Instead of bringing in reinforcements, the front office decided to fire hitting coach Alan Cockrell. The message was loud and clear from above: these may be the guys we chose, but you’re stuck with them and could lose your job if they don’t get better.
Faced with that gauntlet thrown, Wakamatsu began the unsavory task of trying to make the team better. And the most obvious place to look was at Griffey, a 40-year-old hitter on his final legs and with a potential replacement at DH in Sweeney.

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Now, how Wakamatsu went about removing Griffey from the picture will be the stuff of speculation in Seattle for years to come. We’re not the FBI. We can’t force people to talk under the threat of prosecution.
But one day after Cockrell’s firing, the Sleep Gate controversy with Griffey exploded.
Do I believe Wakamatsu leaked the story to LaRue? No way. In fact, I’m now told Griffey no longer believes it either and that the original “two young players” sourced by LaRue is the way he and the team’s management believe it all went down. As I wrote at the very beginning of the controversy, LaRue had no reason to lie about his sources. If indeed it was Wakamatsu, he could have simply described him as “a well-placed clubhouse source” without casting a shadow over every young player on the team.
But Griffey clearly still believed Wakamatsu was the leak on the day he left the team June 2, three weeks after the story first broke.
Why else would he be so angry?
And why would Griffey suspect Wakamatsu? No idea. But let’s go against the grain and connect some dots. Right after Griffey retired, a story was written by FOX Sports columnist Ken Rosenthal stating that Griffey was angered by Wakamatsu broaching the subject of retirement with him.
Wakamatsu denied that he had ever pressured Griffey to retire. But now, we’re getting into semantics. If the subject of retirement — or even the word “retire” — came up, Griffey could have taken it as a nudge.
And when did Wakamatsu begin having these conversations about Griffey and his future role with the team? Why, right after the Sleep Gate story. Within days of it, as a matter of fact.
And if you read the initial Sleep Gate story, there’s this little part:
Sooner or later, Wakamatsu is going to ask general manager Jack Zduriencik for a player who can help him win more than Griffey can. And Zduriencik is going to talk to president Chuck Armstrong.
And all of them are going to ask Junior to retire gracefully. If he doesn’t, the end of Griffey’s career will come, anyway – by way of a release from the Seattle Mariners.
All that is going to happen, probably this month.

So, if you’re Griffey, and you’ve read and festered about this story for days, then all of a sudden, Wakamatsu utters the word “retire” in a private conversation, what conclusion are you going to jump to? Again, this is just me playing detective here, trying to make sense out of a sequence of events. We now know that Griffey suspected Wakamatsu of being the leak. But it required a catalyst for him to jump from being a trusted partner in working with Wakamatsu to police the clubhouse in 2009, to suspecting him of leaking stuff about him to the papers in 2010.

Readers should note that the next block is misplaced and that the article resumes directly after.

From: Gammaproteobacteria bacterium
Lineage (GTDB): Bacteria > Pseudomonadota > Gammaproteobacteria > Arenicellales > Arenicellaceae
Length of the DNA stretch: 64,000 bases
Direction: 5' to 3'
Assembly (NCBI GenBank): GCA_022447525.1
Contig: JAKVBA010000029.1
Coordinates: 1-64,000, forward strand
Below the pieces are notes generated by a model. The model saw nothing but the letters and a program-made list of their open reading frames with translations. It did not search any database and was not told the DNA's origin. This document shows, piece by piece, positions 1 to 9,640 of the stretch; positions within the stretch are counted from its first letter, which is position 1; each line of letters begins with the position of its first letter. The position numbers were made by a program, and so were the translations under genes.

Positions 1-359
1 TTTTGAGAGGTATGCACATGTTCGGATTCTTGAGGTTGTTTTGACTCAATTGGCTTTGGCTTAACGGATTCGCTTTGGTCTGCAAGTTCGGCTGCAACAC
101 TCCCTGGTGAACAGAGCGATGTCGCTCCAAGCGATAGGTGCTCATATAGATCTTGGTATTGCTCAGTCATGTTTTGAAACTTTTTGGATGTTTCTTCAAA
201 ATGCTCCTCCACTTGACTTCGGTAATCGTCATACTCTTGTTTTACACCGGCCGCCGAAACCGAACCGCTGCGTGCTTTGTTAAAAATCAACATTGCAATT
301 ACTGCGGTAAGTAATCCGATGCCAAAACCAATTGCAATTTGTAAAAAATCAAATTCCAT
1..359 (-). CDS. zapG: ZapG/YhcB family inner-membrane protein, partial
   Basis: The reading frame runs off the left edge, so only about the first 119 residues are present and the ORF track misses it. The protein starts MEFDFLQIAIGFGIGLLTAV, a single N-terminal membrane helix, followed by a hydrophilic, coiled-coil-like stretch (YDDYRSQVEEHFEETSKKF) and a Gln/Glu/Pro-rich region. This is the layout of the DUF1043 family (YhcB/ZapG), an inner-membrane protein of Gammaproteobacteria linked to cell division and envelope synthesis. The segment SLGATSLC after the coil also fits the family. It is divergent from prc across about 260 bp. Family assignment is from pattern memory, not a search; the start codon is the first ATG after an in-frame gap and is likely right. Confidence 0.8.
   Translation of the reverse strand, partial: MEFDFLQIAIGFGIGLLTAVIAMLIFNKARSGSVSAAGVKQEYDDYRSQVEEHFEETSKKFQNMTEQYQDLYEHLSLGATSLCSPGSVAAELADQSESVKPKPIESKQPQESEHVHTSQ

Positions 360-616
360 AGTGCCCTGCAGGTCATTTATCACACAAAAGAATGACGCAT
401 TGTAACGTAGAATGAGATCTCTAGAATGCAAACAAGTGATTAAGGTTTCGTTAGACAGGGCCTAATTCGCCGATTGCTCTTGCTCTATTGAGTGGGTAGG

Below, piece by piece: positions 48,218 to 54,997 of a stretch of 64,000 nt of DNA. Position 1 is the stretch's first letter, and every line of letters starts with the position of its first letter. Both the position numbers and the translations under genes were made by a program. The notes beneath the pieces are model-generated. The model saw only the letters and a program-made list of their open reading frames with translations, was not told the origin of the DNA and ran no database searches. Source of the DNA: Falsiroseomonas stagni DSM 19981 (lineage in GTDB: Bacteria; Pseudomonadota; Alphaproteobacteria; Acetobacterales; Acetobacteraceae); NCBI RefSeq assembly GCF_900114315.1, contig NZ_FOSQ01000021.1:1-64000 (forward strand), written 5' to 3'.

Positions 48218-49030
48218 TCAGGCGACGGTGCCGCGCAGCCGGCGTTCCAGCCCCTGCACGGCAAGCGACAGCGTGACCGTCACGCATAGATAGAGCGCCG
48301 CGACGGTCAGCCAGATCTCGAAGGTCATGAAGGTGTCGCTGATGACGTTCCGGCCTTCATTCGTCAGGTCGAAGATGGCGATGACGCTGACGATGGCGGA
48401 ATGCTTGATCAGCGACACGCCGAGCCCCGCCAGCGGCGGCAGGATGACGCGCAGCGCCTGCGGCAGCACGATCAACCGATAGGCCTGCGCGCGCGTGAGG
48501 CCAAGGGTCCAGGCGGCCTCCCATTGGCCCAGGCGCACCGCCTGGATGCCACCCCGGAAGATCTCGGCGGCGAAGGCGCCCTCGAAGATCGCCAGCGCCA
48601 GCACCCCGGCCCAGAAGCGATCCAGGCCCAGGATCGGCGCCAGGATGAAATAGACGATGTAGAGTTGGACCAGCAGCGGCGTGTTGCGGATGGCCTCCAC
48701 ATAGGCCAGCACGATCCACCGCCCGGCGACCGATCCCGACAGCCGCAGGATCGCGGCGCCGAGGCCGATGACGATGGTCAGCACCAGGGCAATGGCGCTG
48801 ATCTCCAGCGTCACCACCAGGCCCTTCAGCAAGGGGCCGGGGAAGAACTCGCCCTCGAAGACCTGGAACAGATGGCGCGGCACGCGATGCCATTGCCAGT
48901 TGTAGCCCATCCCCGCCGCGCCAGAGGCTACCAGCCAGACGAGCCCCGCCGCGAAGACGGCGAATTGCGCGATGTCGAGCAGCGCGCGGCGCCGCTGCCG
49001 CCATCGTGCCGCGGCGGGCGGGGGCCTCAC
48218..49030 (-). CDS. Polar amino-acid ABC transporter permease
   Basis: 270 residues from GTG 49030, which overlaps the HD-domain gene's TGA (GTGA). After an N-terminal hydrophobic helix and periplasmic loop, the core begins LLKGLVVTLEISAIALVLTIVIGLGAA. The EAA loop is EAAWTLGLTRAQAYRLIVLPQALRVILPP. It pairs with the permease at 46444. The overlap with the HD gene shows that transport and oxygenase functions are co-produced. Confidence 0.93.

And for me, the mere mention of “retirement” in any conversation just a few days after Sleep Gate could have been that catalyst.
Should Wakamatsu have picked his spots better before having such a sensitive conversation with Griffey? Maybe, but again, consider the timing. His hitting coach was fired the day before Sleep Gate broke. Wakamatsu and his staff were under-the-gun. Griffey was one of the worst-hitting regulars, OPS-wise, in all of MLB and the team had a potential replacement on-hand in Sweeney. The season was slipping away because of a lack of offense. What should Wakamatsu have done? Waited another two weeks while his team lost 10 more games?
I spoke to a former manager last week who laughed at the thought of the Mariners leaving a second-year guy in charge of telling a future Hall of Famer he was done. That conversation, he said, should have been spelled out to Griffey before he even inked another contract for 2010. That if the day came when the manager felt he was no longer producing, he was going to have to step aside. No coddling. No ego-stroking. That “done” meant “done” and it was not Griffey’s call. That he would step aside gracefully and retire for the good of the team.
If indeed that conversation took place prior to the season, there were no signs in May that it was remembered. Griffey has told people since leaving that he was upset that Wakamatsu did not adequately spell out the degree to which his playing time would be reduced.
Once again, though, that should not have been left solely up to Wakamatsu. As the former manager told me, you leave that task in Wakamatsu’s hands, you’re setting him up for failure. Even Mike Scioscia, Tony LaRussa, Bobby Cox and Lou Piniella aren’t going to want to tackle that chore alone.
Throw in Sleep Gate and the timing behind it, and it was a recipe for disaster.
So, it’s fine and good for the Mariners to now say how they’d lost confidence in Wakamatsu’s ability to lead. Small wonder. I don’t think that any manager could have maintained the confidence of their players given that situation.